Journal ranking is widely used in academic circles in the evaluation of an academic journal's impact and quality. Journal rankings are intended to reflect the place of a journal within its field, the relative difficulty of being published in that journal, and the prestige associated with it. They have been introduced as official research evaluation tools in several countries. ~Wikipedia
The Journal Impact Factor is frequently used as the primary parameter with which to compare the scientific output of individuals and institutions. The Journal Impact Factor, as calculated by Thomson Reuters*, was originally created as a tool to help librarians identify journals to purchase, not as a measure of the scientific quality of research in an article. ~ Declaration on Research Assessment (DORA), San Francisco Declaration on Research Assessment.
PlumX Metrics - https://plumanalytics.com/learn/about-metrics/. "PlumX Metrics provide insights into the ways people interact with individual pieces of research output (articles, conference proceedings, book chapters, and many more) in the online environment." We have PlumX implemented in ScholarWorks.
Scimago Journal Rank (SJR) - https://www.scimagojr.com/ “It is a measure of journal’s impact, influence or prestige. It expresses the average number of weighted citations received in the selected year by the documents publishing in the journal in the three previous years.”
Journal Citation Reports (JCR) – ISI Web of Knowledge https://boi.st/30oatbC (Shows Impact Factor (IF), Eigenfactor, and Article Influence Scores) “The journal Impact Factor is the average number of times articles from the journal published in the past two years have been cited in the JCR year. The Impact Factor is calculated by dividing the number of citations in the JCR year by the total number of articles published in the two previous years.”
http://eigenfactor.org/projects/journalRank/journalsearch.php“The Eigenfactor Score calculation is based on the number of times articles from the journal published in the past five years have been cited in the JCR year, but it also considers which journals have contributed these citations so that highly cited journals will influence the network more than lesser cited journals. References from one article in a journal to another article from the same journal are removed, so that Eigenfactor Scores are not influenced by journal self-citation.”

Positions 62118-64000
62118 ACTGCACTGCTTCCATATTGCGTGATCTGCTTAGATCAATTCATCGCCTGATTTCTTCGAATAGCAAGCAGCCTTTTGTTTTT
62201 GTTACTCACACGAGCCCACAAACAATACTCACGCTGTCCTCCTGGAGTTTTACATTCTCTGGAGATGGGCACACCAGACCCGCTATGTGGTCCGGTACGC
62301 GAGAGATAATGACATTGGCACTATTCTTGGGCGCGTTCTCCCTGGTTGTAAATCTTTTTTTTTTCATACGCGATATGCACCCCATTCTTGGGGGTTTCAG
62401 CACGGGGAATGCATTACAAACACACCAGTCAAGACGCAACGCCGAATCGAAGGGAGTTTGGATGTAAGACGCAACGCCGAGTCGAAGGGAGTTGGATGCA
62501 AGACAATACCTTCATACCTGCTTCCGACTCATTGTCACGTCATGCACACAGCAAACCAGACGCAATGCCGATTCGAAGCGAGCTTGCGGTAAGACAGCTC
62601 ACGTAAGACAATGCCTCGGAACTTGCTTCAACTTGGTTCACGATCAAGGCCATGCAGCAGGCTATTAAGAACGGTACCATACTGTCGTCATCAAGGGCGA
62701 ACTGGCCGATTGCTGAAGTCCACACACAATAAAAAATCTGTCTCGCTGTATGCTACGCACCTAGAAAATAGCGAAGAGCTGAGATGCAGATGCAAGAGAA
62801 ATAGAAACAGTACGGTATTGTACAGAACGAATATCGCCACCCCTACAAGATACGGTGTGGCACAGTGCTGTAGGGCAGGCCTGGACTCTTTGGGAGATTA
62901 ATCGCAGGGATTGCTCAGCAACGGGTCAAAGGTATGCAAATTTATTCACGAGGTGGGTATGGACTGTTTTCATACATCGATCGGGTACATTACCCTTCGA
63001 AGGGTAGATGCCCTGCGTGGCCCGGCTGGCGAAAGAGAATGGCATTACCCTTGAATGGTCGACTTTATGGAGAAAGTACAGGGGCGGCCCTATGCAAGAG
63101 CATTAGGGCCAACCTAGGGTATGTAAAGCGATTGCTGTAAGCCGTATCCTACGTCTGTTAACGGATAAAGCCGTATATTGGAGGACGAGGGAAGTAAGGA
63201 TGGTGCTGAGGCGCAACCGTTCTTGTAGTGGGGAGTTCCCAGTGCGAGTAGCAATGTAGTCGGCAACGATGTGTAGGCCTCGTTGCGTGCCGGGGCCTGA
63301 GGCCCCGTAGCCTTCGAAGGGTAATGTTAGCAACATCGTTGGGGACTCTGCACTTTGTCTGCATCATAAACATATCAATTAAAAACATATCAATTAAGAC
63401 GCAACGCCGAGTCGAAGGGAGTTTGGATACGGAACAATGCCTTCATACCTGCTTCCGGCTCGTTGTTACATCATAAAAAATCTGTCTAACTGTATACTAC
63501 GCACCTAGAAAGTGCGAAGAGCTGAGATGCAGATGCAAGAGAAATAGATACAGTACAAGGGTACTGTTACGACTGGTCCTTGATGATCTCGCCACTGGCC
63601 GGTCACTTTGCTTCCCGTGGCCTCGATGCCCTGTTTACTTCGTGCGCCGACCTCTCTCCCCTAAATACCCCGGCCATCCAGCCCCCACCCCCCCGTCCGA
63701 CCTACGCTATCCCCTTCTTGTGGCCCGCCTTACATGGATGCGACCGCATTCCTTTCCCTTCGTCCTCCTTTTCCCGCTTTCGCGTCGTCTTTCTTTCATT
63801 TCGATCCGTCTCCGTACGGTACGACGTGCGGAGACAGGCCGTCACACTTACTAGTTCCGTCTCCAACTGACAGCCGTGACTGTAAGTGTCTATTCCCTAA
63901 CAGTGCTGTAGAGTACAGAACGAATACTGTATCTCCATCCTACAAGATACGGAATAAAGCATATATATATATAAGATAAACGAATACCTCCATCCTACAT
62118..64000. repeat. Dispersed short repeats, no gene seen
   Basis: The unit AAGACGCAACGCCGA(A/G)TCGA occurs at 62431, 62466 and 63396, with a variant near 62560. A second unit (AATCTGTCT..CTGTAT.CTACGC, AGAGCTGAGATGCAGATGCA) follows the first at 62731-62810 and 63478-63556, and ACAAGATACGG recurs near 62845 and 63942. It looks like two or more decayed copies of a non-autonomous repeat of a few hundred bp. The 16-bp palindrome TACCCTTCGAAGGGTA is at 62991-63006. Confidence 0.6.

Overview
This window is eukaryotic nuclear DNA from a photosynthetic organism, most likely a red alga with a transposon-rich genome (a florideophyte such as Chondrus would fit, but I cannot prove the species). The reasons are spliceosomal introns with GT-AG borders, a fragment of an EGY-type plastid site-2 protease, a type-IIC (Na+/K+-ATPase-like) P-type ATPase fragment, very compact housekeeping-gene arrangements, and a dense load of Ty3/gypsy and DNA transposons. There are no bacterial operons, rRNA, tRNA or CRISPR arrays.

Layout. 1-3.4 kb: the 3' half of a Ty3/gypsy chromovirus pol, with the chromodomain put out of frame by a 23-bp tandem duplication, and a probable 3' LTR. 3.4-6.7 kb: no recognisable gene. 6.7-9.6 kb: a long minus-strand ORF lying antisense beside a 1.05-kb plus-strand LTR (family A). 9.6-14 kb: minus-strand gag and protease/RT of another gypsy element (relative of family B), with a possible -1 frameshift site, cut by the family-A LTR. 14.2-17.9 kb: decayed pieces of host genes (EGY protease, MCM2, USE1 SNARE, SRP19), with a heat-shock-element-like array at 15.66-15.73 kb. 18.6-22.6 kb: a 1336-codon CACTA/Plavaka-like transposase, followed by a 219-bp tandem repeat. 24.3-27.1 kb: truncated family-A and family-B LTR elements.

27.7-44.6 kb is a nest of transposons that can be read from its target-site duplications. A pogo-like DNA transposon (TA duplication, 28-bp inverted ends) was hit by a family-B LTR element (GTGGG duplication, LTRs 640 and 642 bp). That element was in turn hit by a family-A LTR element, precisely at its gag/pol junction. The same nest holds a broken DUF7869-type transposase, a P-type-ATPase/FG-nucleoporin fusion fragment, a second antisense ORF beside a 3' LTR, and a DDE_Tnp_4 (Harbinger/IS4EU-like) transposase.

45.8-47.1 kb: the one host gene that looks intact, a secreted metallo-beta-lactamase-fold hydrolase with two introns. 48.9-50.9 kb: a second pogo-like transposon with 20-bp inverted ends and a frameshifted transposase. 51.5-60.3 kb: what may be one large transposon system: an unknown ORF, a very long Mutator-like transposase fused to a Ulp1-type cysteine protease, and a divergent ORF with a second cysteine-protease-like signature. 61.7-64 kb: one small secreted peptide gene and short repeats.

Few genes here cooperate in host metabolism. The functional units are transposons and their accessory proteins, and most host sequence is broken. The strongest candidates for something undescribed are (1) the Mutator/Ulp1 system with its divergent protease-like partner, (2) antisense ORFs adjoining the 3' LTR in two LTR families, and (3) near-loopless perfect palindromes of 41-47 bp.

“The Article Influence determines the average influence of a journal's articles over the first five years after publication. It is calculated by dividing a journal’s Eigenfactor Score by the number of articles in the journal, normalized as a fraction of all articles in all publications. This measure is roughly analogous to the 5-Year Journal Impact Factor in that it is a ratio of a journal’s citation influence to the size of the journal’s article contribution over a period of five years. The mean Article Influence Score is 1.00. A score greater than 1.00 indicates that each article in the journal has above-average influence. A score less than 1.00 indicates that each article in the journal has below-average influence.”
Google Scholar - https://boi.st/2I9k9Rb “The h-index of a publication is the largest number h such that at least h articles in that publication were cited at least h times each. For example, a publication with five articles cited by, respectively, 17, 9, 6, 3, and 2, has the h-index of 3.”
Altmetric - subscription needed - https://www.altmetric.com/ “Altmetrics are metrics and qualitative data that are complementary to traditional, citation-based metrics. They can include (but are not limited to) peer reviews on Faculty of 1000, citations on Wikipedia and in public policy documents, discussions on research blogs, mainstream media coverage, bookmarks on reference managers like Mendeley, and mentions on social networks such as Twitter. Sourced from the Web, altmetrics can tell you a lot about how often journal articles and other scholarly outputs like datasets are discussed and used around the world.“